11 May 2024

Fast-track Approvals Bill: Chief Ombudsman calls for accountability by law

3:52 pm on 11 May 2024
Chief Ombudsman Peter Boshier says he cannot be sure that Oranga Tamariki is doing a consistently good job.

Chief Ombudsman Peter Boshier says unchecked executive powers could puts the country on "a slippery slope". Photo: RNZ / Screenshot

Chief Ombudsman Peter Boshier has warned MPs the sweeping executive powers granted to ministers under the new Fast-track Approvals Bill will require extra checks and balances written into the law.

In its current form, the bill would allow three ministers to green-light roads, dams and other projects, even if an expert panel advised against them and they had previously been denied consents by the courts.

In his submission to Parliament's Environment Select Committee on Friday, Boshier said the bill should explicitly state that the panel was subject to the Ombudsman Act and Official Information requests.

Responding to a question from Labour MP Glenn Bennett about the risk and if it was not made clear, Boshier said government ministers were already struggling to comply with the Official Information Act due to their workload.

"Ministers will be flooded with requests for information instead of those going by direct route to the panel. In the end it makes it more complicated, more wordy and more prolix."

It was vital that the expert panel be subject to the same oversight as other government agencies, Boshier said.

"New Zealanders must get the opportunity to consider the evidence given to ministers."

In April, the government was forced to release the list of organisations invited to apply to have their projects fast-tracked after Forest and Bird made an official complaint to the Ombudsman's office.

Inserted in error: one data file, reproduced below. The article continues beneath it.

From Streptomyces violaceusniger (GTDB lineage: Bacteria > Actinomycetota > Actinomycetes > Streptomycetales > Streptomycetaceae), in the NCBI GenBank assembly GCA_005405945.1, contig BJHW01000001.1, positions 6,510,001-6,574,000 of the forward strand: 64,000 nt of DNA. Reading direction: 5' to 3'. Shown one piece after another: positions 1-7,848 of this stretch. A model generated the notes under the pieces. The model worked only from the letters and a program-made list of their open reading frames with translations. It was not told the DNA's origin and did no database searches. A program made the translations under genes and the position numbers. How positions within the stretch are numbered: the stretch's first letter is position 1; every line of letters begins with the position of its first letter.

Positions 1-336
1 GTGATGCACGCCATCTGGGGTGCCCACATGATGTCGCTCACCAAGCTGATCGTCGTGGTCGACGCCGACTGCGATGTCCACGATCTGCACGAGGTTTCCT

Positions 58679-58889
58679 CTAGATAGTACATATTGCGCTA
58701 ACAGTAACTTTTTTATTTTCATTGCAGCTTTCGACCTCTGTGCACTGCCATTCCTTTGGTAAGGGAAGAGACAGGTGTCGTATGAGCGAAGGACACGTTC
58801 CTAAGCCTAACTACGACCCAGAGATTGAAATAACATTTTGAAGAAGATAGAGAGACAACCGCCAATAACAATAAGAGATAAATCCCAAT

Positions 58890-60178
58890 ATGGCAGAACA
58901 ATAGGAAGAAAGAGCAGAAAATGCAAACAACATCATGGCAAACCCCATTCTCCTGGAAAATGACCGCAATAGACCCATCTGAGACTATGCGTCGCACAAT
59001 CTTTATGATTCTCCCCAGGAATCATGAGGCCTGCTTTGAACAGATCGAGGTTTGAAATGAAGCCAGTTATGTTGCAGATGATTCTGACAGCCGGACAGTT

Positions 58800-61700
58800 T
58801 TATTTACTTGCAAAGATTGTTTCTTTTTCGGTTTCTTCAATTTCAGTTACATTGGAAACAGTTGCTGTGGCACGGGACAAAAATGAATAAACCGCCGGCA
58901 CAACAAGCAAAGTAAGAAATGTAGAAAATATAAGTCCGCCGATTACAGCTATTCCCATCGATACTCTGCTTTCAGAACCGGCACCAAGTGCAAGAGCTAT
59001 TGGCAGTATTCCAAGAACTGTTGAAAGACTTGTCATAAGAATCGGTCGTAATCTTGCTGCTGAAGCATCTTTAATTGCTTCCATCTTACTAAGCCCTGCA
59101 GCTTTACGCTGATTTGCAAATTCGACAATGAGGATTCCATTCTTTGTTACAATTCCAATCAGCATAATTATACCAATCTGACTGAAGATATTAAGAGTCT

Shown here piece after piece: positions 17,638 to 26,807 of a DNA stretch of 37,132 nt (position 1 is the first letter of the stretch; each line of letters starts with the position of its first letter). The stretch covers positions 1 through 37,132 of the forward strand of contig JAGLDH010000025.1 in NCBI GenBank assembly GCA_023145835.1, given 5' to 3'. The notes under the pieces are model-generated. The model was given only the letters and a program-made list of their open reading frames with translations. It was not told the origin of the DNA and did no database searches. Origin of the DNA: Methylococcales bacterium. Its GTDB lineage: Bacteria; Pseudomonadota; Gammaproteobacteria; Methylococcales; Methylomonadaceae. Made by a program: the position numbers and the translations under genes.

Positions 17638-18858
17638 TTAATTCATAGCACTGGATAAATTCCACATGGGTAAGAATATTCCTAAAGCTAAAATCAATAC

In a move labelled "cynical", the list included organisations that have lost cases in the Environment, High and Supreme Courts, after prolonged court action.

However, Infrastructure Minister Chris Bishop finally released the names just hours before submissions on the bill were due to close on 19 April.

Boshier said the ombudsman did not have the power to make inquiries into the use of executive power, although the courts had "some jurisdiction, though limited".

Green MP Lan Pham, a freshwater ecologist and former regional councillor for Canterbury, asked the ombudsman what the risk would be if there were insufficient checks and balances.

Boshier said unchecked executive powers could put the country on "a slippery slope".

"On the one hand, I can see why speed achieves what's wanted with a beefing up of executive power, but unless that's matched by oversight and accountability, then I think democracy itself is the loser."

Get the RNZ app

for ad-free news and current affairs